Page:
*BET held a session at the Television Critics Association press tour Saturday to promote their upcoming inauguration coverage, introduce a new head of programming and unveil its promising new series following young urban professionals in New York.
This is a historic time,” said BET CEO Debra Lee, speaking to reporters at the Universal Hilton Hotel in Los Angeles.
As previously reported, BET will saturate its schedule next week with coverage of the nation's first black president, Barack Obama.
In addition to a full day of live reporting from the inauguration on Jan. 20, the network will air two specials: “King to Obama,” looking at the impact the slain civil rights leader had on the president-elect, and “The Obama Effect,” in which a cross-section of African-Americans of different ages and backgrounds “reflect on how Obama’s rise has moved them,” Lee said.
Obama's presence also figures prominently in “Harlem Heights,” BET's upcoming reality show following a group of young college-educated professionals living and working in the New York neighborhood. In a departure from many reality shows, most of the "Harlem Heights" cast members either knew each other, or knew the show's creators and producers. Among the cast is Brooke Crittendon, a former assistant to MTV News chief David Sirulnick and ex-girlfriend of Kanye West.
During Saturday morning's Q&A session, Brooke tried to keep her famous ex-boyfriend a secret, apparently unaware that the room full of TV critics were all on laptop computers connected to wi-fi and a click away from Wikipedia. She explained that her reason for doing the show was to repair some of the tabloid damage she endured during her relationship with West.
"I was involved with a very famous rapper for a number of years," she said. "And I worked in the news and documentary department (at MTV). So a lot of our pop news involved myself. But because I sort of played the background to the person that I was dating, I had to go through people saying things about me or just sort of assuming who I was... I just was like, 'I just want to let people know what I really am and what I really do. I’m not just this person’s girlfriend.'”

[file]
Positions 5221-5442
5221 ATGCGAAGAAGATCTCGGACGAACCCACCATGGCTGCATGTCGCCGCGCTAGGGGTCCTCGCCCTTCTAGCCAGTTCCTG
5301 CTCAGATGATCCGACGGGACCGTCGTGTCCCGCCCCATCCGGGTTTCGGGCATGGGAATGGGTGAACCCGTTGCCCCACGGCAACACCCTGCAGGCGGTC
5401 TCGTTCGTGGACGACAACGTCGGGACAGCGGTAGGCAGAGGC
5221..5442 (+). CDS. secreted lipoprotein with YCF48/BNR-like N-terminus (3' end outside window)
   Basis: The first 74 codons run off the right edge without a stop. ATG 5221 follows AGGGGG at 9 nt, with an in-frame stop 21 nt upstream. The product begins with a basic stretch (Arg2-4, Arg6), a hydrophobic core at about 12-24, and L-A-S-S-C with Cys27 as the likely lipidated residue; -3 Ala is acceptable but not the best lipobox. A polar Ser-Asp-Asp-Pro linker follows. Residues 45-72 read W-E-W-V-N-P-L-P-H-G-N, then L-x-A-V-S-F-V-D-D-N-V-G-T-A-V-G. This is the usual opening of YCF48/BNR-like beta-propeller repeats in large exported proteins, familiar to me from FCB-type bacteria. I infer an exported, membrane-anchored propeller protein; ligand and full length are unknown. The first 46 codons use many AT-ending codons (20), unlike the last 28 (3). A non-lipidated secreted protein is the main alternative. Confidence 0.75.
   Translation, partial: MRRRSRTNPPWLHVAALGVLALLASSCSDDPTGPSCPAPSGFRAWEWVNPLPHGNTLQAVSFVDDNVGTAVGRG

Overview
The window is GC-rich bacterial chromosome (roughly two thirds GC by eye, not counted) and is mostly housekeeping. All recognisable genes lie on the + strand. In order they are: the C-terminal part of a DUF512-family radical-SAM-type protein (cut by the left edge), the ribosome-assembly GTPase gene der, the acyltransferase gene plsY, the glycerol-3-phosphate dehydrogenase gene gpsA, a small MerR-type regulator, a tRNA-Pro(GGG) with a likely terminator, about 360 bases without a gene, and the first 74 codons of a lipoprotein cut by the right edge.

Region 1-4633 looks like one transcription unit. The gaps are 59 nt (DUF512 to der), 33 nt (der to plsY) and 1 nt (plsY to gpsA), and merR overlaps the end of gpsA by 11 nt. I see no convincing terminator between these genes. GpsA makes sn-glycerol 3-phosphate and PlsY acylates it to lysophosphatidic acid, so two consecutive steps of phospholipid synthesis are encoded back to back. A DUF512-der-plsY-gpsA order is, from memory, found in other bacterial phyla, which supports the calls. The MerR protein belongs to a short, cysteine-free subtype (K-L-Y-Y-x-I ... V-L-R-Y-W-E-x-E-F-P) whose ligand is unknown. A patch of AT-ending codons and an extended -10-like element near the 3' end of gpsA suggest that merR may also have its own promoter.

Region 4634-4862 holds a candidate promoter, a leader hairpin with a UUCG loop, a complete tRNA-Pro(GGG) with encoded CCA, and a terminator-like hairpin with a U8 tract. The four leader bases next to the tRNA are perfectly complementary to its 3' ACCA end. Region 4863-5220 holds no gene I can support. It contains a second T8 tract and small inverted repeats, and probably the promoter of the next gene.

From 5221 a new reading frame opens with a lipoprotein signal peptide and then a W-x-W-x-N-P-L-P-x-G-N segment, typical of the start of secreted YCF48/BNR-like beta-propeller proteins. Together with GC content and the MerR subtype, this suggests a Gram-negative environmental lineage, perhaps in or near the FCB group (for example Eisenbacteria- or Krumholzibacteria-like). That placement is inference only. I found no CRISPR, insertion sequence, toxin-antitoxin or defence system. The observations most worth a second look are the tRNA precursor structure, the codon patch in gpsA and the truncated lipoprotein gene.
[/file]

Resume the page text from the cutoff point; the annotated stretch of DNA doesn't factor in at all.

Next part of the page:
When a reporter (likely without a laptop) asked Brooke to reveal the rapper's name, she replied:
"Part of my personal journey beyond actually wrapping the show is to not mention that person, because if I’m trying to get from under the shadow of being that person’s girlfriend, I feel like to constantly drop their name and that association is sort of saying, 'Hey, I don’t want you to think I’m just that, but I did used to date this really cool person,' you know what I mean?"
The show was acquired before Obama became the nominee of the Democratic Party, but cameras were rolling on the night of Nov. 4 and captured several of the cast members' emotional reactions to Obama's victory.
“None of us expected the election to be so meaningful to us and the people in Harlem,” said Loretha Jones, BET's new programming president. “We happened to be with these people on Election Night. And you saw their reaction to the election.”
"Harlem Nights" was acquired before Jones joined the network to replace former head of entertainment Reginald Hudlin. Since being named president of entertainment along with Stephen Hill in November, she has enjoyed “a pretty smooth transition” and said “it’s been very easy for me to get inspired about what BET has in store.”